The key to writing a great biography is really found within this idea: choose facts that are both relevant and interesting to your audience. In order to do this, you should consider why the biography is needed and who will be reading it, then focus on those areas of the person's life that the audience will likely want to know about.
If you're writing a short biography that will be sent out in a company-wide email to introduce a new employee, keep in mind the occasion and audience.
- This kind of bio should focus on the person's work history and experience, with perhaps a few personal facts that will help co-workers get to know the new team member.
- This kind of bio wouldn't contain details about the person’s parents or anything too personal. Such information isn't appropriate for the situation or for the target audience.
- On the other hand, that information might be highly relevant if you're writing a biography that will be used in a psychological study.
Of course, you won't always know who your target audience is — if you're writing a book, for example, you can't always tell who will read it. In these cases, it's safe to assume that those who will read the biography are interested in the person, and that's why they're reading.
- In such a situation, a good approach is to focus primarily on what makes this person special, and target your research accordingly.
- A biography about someone who achieved a great scientific discovery may focus on the person's education and early experiments that led to the great discovery.
- It may also talk about how the discovery impacted the person’s life, the lives of others, or the individual’s profession or field of study.
These are the things that people reading about the subject are probably interested in learning.
Knowing how you'd like to divide the story and what points you'd like to discuss will help you determine what information is most important. For example, if the focus of your biography is on someone's service in a war, then you wouldn't need to spend a lot of time on their early career as a salesman, unless that had an impact on their actions during the war. Consider examples of bios with different focuses.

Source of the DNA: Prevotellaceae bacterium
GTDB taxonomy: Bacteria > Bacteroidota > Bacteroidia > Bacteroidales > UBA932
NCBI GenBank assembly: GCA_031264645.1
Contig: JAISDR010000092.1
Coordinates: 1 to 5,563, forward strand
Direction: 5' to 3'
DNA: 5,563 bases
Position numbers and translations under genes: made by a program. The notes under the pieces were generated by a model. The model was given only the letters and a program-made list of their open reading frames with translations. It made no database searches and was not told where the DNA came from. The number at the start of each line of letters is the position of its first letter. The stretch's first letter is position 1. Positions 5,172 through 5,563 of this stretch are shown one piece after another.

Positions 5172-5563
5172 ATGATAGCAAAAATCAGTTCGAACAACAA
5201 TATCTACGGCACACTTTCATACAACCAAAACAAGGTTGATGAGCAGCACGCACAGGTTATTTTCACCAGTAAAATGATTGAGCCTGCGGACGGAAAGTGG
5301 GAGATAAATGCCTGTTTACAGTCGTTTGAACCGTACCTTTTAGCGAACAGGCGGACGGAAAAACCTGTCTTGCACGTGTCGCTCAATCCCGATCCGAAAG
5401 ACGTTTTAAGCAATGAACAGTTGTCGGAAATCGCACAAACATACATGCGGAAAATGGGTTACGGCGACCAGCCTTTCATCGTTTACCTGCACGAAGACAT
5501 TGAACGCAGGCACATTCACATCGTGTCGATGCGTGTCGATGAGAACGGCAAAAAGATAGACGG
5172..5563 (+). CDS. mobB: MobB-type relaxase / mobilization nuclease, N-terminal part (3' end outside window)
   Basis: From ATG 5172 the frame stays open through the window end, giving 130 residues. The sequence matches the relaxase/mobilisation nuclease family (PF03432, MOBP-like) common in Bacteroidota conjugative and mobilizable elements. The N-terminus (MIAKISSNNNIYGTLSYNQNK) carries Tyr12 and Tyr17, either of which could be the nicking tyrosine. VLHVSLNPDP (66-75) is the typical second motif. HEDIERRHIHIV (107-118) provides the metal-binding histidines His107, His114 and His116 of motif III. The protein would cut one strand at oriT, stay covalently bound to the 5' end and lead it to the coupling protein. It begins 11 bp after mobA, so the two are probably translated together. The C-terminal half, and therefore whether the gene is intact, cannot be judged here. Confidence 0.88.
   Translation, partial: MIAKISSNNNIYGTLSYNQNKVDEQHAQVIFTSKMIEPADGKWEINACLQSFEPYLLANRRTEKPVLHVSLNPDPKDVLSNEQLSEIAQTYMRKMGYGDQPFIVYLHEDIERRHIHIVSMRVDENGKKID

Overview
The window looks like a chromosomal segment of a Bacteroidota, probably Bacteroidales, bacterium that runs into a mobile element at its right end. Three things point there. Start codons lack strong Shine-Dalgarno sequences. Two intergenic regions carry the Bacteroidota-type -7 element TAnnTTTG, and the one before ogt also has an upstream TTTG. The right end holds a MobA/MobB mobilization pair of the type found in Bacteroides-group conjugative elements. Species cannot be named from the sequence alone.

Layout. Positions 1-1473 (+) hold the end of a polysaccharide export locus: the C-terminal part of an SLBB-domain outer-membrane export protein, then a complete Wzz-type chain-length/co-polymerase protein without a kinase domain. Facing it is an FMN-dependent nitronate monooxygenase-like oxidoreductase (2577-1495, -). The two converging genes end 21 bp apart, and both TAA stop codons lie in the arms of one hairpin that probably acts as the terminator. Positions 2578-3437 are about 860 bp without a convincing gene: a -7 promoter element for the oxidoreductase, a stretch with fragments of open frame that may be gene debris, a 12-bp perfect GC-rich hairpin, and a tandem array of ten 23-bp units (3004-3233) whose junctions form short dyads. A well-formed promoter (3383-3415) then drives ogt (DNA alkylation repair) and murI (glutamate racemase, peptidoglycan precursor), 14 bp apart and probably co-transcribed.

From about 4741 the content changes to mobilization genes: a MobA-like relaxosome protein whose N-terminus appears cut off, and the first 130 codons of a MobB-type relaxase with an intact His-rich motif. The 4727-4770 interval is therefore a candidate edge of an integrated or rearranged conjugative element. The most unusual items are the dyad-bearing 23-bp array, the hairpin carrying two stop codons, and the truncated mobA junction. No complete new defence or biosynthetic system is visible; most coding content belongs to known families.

Student bios should include current information and future goals. Use a third person point of view (POV) for this type of bio.
A senior at ABC High School, Sharon Ellis is a dedicated student who has a passion for math and science. She serves on the student council as treasurer, a role she enjoys because she is able to combine her enjoyment of all things mathematical with an opportunity to serve her school while developing leadership skills. She plans to study math and secondary education in college with the ultimate goal of becoming a middle school math teacher.
Professional bios intended to be published online should be engaging, upbeat and focused on business. This type of bio is also used to introduce someone who is presenting at a meeting or public speaking occasion. It should be written in third person POV.
An experienced digital marketing professional, Michelle Rogers spends her days helping companies build their brands and attract customers as the Chief Marketing Officer for Digital Dynamics. Not only is she recognized for her outstanding technical skills, she has a reputation for crafting visually appealing websites that increase sales and boost bottom line results. Colleagues and clients alike describe Michelle as a true expert in her field.